The Cleanest Line


No hatchery needed. Wild steelhead return to the North Fork Umpqua River, Oregon. DamNation collection. Photo: Matt Stoecker
No hatchery needed. Wild steelhead return to the North Fork Umpqua River, Oregon. DamNation collection. Photo: Matt Stoecker

Bozeman Save Wild Steelhead Festival

By Dylan Tomine   |   Nov 25, 2008 November 25, 2008

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Fly-fishing fanatic and Patagonia field report writer, Dylan Tomine, shares his experience at a recent steelhead-conservation fundraiser in Bozeman, Montana.

Just back from the Bozeman Save Wild Steelhead Festival and thought I’d report in. I know what you’re thinking – I thought it too: What the heck is a steelhead event doing in Montana, of all places? A fundraiser for a species that doesn’t even live there, on a school night in November, during a severely spiraling economy? No way.

Well, what can I say? It was an absolutely spectacular event put together by the Fly Boys, Paul Tarantino and Josh Brandner, with a packed house, tons of enthusiasm and a lot of money raised for the Wild Steelhead Coalition and Trout Unlimited. I was blown away by the level of support from the community – Bozeman is a really special place.

Wild Steelhead Coalition President, Rich Simms, receives a $5,000 check and hearty handshake from Patagonia’s Blake Nicolazzo. The donation came directly from the sales of WorldTrout T-Shirts. Photo courtesy of Fly Boys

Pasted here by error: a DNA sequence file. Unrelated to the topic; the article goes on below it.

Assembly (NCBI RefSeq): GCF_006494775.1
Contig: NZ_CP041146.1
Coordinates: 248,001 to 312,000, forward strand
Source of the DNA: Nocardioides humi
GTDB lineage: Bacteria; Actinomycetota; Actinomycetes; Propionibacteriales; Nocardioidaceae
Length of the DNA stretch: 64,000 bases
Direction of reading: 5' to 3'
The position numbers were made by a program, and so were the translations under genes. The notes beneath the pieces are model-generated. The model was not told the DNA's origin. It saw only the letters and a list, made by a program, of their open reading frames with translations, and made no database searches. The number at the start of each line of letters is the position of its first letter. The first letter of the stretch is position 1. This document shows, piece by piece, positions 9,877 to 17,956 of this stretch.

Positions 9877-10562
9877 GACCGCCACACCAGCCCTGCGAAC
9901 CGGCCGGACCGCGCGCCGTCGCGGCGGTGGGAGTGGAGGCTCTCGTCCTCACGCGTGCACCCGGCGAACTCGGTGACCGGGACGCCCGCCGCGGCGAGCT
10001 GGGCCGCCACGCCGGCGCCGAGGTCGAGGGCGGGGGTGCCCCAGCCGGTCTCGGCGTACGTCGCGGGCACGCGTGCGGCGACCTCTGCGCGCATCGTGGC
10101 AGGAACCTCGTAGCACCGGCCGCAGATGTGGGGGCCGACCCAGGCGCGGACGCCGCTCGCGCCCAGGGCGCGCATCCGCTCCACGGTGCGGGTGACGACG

I don’t know what the final count was, but I would guess somewhere between 400 and 500 people showed up to see steelhead film clips fromAEG, Steve Apple, the Fly Boys, Jeff Bright and others. And in the middle of all the beautiful images and exciting, action-packed films, I was fortunate enough to be able to do a reading of my “State of theSteelhead” essay accompanied by great images from my buddy Tim Pask.

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I thought my presentation would be a real low point, as it basically outlines a lot of the problems and challenges steelhead runs are facing coast-wide, but the response was incredible. People came up to me afterward to say they wanted to get involved and contribute to the cause, and at least half the people I talked to said they didn’t even fish for steelhead. Some said they didn’t fish at all! Like I said,Bozeman is a really special community.

Dylan Tomine (right) prepping for his presentation (or discussing water levels) with Fly Boy Jess. Photo courtesy of Fly Boys

Other high points included Blake Nicolazzo from Patagonia presenting Wild Steelhead Coalition President Rich Simms with a check for $5,000 from the sale of WorldTrout T-Shirts to thunderous applause, and Rob Mason is, the new VP ofWestern Conservation for Trout Unlimited delivering a rousing, “get involved”message.

The whole event, and Patagonia’s sponsorship of it, made me proud to be a part of the team and gave me more hope for steelhead conservation than I’ve felt in a long time. Now I hope the Fly Boys can take the show on the road and generate this kind of excitement, awareness and fundraising in other towns around the West. I also want to thank Patagonia and Sage for sponsoring my reading – I think we did some real good out there in the Rockies.

Dylan Tomine is a freelance steelhead bum, writer and recovering sink tip addict. He lives in Washington State, where he is pioneering the use of Spey rods for bluegills with his four-year old daughter,Skyla.

Patagonia field reports by Dylan Tomine:

State of the Steelhead – The Canary Ain’t Singing Anymore, But The Fat Lady’s Just Warming Up
The Little Things
40 Winks
Silver Lining

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